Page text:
This is a payout option that is available to the beneficiary upon the death of the annuitant. The beneficiary receives a lump-sum payment, a predetermined amount, or a series of payments over a specific period, depending on the terms of the annuity contract.
Fixed Amount (Systematic Withdrawal Schedule)
Under this payout option, the annuitant receives a fixed amount of money at regular intervals, such as monthly or annually. The amount is predetermined and does not change unless the annuitant chooses to change it.
Fixed Period (Period Certain)
This option provides a fixed income stream for a specific period, such as 10 or 20 years. If the annuitant dies before the end of the period, the payments will continue to the beneficiary until the end of the period.
Joint And Survivor Life
This payout option provides income to the annuitant and their spouse or partner for the rest of their lives. After the death of one annuitant, the surviving spouse or partner will continue to receive a portion of the income.
This option provides income to the annuitant for the rest of their life. The payments will stop after the annuitant’s death, and there is no survivor benefit.
Life With Period Certain (Guaranteed Term)
This option guarantees a fixed income stream for the rest of the annuitant’s life or a minimum period, whichever is longer. If the annuitant dies before the end of the period, the beneficiary will receive the remaining payments.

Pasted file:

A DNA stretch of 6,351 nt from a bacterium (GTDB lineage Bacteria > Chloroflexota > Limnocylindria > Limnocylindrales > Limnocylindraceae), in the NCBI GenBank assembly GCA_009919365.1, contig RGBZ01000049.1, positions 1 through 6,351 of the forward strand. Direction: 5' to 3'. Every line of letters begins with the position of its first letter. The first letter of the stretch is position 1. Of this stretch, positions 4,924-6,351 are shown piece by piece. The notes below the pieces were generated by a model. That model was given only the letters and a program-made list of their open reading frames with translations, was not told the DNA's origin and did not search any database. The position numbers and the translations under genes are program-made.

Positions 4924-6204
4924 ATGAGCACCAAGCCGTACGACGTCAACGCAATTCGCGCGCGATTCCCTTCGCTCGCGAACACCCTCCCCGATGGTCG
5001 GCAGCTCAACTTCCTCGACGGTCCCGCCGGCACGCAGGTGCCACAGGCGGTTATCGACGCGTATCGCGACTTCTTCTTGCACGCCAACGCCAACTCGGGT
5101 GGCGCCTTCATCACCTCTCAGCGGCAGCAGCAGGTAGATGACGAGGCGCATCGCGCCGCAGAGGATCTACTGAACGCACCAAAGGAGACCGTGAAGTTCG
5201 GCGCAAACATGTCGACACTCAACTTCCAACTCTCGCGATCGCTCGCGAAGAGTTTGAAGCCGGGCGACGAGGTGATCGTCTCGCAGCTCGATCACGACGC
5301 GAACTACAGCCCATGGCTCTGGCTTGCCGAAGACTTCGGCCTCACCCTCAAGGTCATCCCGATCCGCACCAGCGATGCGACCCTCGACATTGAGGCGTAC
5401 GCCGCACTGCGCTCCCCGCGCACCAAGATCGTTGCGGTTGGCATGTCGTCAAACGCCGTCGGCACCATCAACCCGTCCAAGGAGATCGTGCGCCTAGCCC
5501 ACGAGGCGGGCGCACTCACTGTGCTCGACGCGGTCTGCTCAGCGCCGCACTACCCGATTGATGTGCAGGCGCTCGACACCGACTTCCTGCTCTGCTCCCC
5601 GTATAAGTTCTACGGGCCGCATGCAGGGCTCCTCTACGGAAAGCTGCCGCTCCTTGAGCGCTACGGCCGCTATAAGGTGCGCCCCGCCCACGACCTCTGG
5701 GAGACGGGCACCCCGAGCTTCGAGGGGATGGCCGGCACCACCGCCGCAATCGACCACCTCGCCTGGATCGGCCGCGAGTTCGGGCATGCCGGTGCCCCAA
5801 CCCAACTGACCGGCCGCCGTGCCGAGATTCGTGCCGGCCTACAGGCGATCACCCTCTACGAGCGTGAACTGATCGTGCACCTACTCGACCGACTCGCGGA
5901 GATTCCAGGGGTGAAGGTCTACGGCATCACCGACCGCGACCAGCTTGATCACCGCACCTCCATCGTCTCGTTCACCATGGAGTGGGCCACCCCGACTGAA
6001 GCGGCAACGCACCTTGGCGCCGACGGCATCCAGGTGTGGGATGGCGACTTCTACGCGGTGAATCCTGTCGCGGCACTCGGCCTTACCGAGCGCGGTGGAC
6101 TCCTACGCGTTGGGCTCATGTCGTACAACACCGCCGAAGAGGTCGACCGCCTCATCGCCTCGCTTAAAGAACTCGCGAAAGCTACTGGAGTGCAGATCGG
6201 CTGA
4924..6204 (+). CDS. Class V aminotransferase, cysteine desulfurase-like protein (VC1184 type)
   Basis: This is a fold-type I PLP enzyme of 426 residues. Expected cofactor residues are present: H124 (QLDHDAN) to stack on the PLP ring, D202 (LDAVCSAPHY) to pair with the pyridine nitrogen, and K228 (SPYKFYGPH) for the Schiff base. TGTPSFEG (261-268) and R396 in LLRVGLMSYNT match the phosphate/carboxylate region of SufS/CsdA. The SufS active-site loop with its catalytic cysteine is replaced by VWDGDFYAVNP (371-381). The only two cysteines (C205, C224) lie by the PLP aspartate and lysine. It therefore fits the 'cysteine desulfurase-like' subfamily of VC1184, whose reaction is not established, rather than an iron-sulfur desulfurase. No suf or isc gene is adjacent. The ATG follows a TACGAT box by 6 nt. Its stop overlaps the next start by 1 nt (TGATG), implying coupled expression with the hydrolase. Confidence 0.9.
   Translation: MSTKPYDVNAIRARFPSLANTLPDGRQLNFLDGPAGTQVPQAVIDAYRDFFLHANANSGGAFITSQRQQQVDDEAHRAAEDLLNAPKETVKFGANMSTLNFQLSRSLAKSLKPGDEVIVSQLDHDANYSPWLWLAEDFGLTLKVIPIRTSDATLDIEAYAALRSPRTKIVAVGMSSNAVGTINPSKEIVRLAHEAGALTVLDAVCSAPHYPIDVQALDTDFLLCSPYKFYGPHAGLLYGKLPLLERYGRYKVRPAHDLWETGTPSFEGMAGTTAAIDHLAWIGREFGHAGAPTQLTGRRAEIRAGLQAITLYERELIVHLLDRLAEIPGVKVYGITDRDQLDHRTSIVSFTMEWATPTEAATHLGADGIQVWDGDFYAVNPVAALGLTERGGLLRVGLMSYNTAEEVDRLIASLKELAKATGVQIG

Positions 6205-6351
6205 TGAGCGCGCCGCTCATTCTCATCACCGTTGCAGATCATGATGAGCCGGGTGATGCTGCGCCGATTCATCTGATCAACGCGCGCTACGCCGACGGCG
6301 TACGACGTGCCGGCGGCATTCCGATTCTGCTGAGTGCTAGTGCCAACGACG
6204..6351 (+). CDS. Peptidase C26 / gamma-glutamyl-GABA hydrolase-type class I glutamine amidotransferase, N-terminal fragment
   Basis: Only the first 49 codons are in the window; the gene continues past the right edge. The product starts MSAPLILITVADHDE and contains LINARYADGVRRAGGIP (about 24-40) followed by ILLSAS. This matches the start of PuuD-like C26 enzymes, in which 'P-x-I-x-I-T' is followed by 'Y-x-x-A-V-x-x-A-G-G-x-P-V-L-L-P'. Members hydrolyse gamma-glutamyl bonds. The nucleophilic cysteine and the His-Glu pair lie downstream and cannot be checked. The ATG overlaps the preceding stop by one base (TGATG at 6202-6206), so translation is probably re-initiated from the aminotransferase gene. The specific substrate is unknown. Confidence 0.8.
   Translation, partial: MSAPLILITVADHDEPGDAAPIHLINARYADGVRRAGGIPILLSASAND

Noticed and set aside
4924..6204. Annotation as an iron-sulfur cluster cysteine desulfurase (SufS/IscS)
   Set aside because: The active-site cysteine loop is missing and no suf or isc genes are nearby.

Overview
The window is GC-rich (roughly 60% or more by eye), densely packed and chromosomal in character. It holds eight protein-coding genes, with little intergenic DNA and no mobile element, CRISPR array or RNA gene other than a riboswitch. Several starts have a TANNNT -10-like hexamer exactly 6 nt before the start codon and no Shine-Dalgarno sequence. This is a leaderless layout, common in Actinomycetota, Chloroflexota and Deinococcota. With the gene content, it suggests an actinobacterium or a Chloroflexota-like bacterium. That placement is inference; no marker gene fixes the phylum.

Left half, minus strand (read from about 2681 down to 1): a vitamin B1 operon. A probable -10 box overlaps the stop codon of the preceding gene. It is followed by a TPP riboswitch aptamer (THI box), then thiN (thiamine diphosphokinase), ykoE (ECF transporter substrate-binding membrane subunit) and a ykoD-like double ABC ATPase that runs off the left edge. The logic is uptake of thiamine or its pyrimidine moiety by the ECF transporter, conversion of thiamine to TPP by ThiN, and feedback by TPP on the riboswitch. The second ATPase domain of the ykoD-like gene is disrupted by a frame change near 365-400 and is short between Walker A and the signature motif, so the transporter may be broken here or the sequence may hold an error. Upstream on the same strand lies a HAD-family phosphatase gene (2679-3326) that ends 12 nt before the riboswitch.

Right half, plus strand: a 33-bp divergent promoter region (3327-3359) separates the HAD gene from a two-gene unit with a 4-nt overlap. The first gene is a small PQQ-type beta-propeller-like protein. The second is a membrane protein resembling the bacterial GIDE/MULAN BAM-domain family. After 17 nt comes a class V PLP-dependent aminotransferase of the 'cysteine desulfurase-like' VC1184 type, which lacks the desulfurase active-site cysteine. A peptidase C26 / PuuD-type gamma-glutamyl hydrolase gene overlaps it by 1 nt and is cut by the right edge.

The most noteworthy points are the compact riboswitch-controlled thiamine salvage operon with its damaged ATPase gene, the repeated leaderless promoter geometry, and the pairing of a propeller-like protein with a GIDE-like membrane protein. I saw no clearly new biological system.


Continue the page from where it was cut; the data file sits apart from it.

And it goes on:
Lump Sum Payment
This payout option provides a one-time payment to the annuitant. The amount is based on the account value of the annuity at the time of the payment. This option terminates the annuity contract, and no further payments are made.
Selecting The Payout On Your Annuity
Phases Of An Annuity
An annuity has two main phases: accumulation and payout. During the accumulation phase, the annuity owner makes premium payments to the insurance company, which invests the money and pays interest.
The annuity grows tax-deferred until the owner decides to begin taking payments. During the payout phase, the accumulated value is converted into regular income payments, either for a set period or for the rest of the annuitant’s life.
Annuity Payout Options
There are various payout options available to annuity owners, including life annuitization, joint-life annuitization, period certain annuitization, life with guaranteed term, systematic withdrawals, and lump-sum payment. Each option has its own advantages and disadvantages depending on the annuitant’s needs.
Monthly Payment Calculation
The monthly payment amount of an annuity is based on several factors, such as the premium paid, the age of the annuitant, the chosen payout option, and the annuity’s interest rate at the time of payout.
Annuity Payout Tax
Annuity payouts are subject to income tax, with the tax rate based on the annuitant’s income tax bracket. In addition, if the annuity was purchased with pre-tax dollars, the entire payout amount is subject to tax.
Credit Quality Concerns
When choosing an annuity, it is essential to consider the financial strength and credit quality of the insurance company offering the annuity. It is recommended to research the company’s credit ratings from reputable agencies like A.M. Best or Moody’s.
The Bottom Line
Selecting the right payout option is crucial when choosing an annuity. Each option has its benefits and drawbacks, so it is essential to consider the annuitant’s financial needs and goals. Additionally, it is crucial to research the financial strength and credit quality of the insurance company offering the annuity.